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Weather and golf course diseases

Anytime we talk about any plant diseases, we can't help discussing the disease triangle. A prerequisite for any disease are a suitable host, a pathogen, and the proper environmental conditions. While the presence of a host and a pathogen are important, the current and future weather is usually considered the most important factor (I will save the discussion about the importance of the host plant and pathogen for a future blog).

For golf course superintendents, monitoring the weather is usually high on the priority list of daily tasks. Conditions can change fairly quickly and encourage the rapid development of turfgrass diseases. To assist, turf pathologists have developed predictive models for a handful of turfgrass diseases. While none the models are perfect, they do provide managers with useful information about what diseases may possibly be on the horizon.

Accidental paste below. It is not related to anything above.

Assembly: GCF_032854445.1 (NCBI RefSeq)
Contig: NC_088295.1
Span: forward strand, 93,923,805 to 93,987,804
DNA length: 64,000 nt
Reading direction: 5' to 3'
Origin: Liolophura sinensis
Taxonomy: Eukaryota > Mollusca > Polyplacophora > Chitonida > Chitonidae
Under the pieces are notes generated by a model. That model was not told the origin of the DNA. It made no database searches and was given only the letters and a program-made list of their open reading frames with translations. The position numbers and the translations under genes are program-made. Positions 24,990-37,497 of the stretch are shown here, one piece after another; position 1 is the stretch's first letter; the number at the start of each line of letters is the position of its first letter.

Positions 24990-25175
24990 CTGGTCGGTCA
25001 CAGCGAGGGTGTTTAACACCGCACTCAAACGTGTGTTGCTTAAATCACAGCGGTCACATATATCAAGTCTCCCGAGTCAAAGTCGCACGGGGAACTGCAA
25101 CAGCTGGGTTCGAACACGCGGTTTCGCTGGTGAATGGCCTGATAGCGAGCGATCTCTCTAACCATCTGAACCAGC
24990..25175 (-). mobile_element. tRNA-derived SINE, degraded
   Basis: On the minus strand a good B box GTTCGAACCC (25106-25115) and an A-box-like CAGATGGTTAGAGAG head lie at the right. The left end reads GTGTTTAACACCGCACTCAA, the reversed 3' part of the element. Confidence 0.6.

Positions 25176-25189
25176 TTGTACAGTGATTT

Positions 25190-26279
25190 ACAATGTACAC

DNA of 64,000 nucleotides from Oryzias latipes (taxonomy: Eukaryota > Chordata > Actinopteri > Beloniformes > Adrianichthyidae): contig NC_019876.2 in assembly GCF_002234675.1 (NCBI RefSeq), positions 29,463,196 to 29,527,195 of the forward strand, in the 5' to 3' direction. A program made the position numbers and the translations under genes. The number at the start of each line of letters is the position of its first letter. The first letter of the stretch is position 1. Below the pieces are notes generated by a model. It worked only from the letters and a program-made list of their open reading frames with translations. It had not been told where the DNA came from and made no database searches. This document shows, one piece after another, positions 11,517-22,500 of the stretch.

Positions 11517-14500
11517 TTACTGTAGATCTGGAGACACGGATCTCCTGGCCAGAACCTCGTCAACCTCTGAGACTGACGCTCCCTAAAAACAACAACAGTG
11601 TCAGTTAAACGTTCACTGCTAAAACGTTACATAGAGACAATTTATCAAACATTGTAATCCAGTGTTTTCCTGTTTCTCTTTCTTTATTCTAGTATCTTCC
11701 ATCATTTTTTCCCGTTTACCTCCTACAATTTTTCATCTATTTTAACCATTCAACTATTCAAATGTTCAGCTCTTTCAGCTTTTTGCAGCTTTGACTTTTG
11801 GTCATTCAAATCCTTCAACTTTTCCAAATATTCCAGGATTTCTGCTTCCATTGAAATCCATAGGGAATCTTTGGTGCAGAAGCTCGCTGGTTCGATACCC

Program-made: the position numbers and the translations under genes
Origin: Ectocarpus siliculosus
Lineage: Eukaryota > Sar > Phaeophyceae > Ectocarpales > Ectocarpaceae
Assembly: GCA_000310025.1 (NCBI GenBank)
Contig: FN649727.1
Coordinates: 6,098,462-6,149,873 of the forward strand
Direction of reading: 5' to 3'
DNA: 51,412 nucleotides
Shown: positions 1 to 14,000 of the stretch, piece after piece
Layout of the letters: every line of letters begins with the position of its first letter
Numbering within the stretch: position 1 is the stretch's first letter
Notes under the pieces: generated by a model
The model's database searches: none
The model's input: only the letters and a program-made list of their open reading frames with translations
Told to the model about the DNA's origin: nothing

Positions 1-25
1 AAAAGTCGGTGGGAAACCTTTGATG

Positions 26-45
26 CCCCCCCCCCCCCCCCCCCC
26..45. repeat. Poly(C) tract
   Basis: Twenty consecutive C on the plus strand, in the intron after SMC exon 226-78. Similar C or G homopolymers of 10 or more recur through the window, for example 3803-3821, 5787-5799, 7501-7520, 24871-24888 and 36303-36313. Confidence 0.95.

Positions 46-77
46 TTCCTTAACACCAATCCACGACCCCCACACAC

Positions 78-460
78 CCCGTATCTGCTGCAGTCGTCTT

As we begin to enter the period in the Northeast where turfgrass diseases become more prevelant, take some time to check out the following site that provides weather-based predictions for various turfgrass pathogens.

Cornell's Forecast

Currently in the field: take-all patch, dollar spot (just starting), brown ring patch, leaf spot, anthracnose basal rot, red thread, and Microdochium patch.

Get ready for: dollar spot and summer patch (preventive applications).

Do you know of other disease prediction websites or services? Post links in the comments!

2 Responses to “Weather and golf course diseases”

Dean Rollie said...

Syngenta's GreenCast at is a pretty good tool. I like the email updates on weather and pests/diseases.

John said...

Dean, thanks for the suggestion!

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